IFM, QIC cleared for Port of Melbourne sale

The Australian competition watchdog believes the two proposals will not result in a substantial lessening of competition.

The Australian Competition and Consumer Commission (ACCC) has green lighted two consortia led by IFM Investors and QIC to bid for the lease of for Port of Melbourne, Australia’s busiest container port. 

The competition watchdog reviewed the two proposals with a focus on cross-ownership interests in port-related businesses, which all of the consortia members have. However, it explained that no single consortium member will control Port of Melbourne, or has a controlling stake in other ports or vertically related businesses. 

“The ACCC identified several constraints on the consortium members’ ability to discriminate in favour of these downstream port service provides or to share commercially sensitive information regarding rivals of these providers,”  ACCC chairman Rod Sims said in a statement, adding that neither acquisition would result in a substantial lessening of competition.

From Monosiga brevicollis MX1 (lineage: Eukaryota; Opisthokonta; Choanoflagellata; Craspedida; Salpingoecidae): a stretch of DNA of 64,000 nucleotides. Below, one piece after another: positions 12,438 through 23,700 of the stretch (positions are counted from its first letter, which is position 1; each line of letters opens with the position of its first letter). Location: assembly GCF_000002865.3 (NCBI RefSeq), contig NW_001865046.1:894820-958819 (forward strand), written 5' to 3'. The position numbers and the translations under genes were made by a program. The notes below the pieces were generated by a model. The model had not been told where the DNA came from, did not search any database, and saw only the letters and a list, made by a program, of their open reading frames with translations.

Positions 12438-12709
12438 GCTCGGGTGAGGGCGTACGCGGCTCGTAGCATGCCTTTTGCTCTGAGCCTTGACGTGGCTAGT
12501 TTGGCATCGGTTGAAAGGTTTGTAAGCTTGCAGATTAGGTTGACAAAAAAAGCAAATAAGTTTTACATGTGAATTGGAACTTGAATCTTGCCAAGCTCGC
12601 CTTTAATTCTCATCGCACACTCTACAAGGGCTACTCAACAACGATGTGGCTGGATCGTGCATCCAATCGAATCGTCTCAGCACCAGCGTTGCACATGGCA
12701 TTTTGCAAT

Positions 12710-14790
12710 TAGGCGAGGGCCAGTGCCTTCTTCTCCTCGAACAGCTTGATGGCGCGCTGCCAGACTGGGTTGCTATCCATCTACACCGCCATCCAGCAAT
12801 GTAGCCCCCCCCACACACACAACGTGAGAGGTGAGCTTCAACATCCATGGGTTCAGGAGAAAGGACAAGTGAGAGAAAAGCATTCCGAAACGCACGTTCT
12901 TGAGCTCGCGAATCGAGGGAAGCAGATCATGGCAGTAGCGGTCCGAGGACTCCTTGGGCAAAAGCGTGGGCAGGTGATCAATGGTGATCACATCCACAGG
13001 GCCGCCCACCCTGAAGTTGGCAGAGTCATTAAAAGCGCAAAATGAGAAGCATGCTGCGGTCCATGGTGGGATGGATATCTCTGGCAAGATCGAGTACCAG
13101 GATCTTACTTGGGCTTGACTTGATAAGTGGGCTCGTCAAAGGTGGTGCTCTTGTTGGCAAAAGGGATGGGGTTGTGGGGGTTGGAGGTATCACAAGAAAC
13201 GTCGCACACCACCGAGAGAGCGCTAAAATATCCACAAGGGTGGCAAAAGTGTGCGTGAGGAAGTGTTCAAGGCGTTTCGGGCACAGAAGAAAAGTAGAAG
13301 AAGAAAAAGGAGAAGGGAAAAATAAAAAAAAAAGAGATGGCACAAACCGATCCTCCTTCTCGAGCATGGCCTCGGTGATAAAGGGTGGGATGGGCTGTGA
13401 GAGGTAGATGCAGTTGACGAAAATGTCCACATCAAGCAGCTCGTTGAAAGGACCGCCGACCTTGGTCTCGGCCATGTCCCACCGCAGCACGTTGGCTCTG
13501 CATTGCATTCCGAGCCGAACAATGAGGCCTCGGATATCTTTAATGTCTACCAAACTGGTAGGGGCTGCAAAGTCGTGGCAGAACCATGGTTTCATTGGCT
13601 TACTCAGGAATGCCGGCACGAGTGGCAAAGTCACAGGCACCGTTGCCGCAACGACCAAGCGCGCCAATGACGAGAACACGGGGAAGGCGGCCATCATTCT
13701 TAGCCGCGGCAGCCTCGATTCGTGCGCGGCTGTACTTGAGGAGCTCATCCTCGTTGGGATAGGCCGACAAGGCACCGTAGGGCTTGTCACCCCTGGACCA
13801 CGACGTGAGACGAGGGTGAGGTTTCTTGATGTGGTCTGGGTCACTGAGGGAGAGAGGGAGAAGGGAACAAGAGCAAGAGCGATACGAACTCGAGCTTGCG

Port of Melbourne will be overseen by the Victorian Essential Services Commission and will cap many fees and prices for port users at CPI for the first 15 years of the 50-year lease.

The watchdog's decision paves the way for the two consortia to continue their pursuit of the asset lease, which the government hopes will fetch about A$5.3 billion ($4.1 billion; €3.6 billion). The sale had been delayed due to concerns over whether the port's monopoly position could lead to higher fees for users. 

IFM Investors is bidding with Macquarie Infrastructure and Real Assets (MIRA) and Dutch pension fund manager AGP Asset Management. IFM has a 35 percent interest in NSW Ports and a 26.7 percent interest in Port of Brisbane. APG has a 4.4 percent indirect interest in DP World Australia, while a MIRA-related entity has an indirect interest of less than 12 percent in ANZ Terminals. 

On the other side, the QIC consortium, led by investment arm QIC Private Capital, comprises Global Infrastructure Partners’ GIM Advisory Services and Ontario Municipal Employees’ Retirement System’s Borealis Infrastructure. 

In terms of shareholdings in port-related businesses, QIC manages a 26.7 percent stake in Port of Brisbane and a 24.4 percent indirect interest in DP World Australia, while GIP manages a 15 percent stake in NSW Ports. GIP will also hold 43 percent of Pacific National upon completion of the Asciano transactions. 

“However, the ACCC did note that the proposed regulatory regime at the Port of Melbourne provides for stronger pricing oversight than applies at most other ports following privatisation,” Sims added.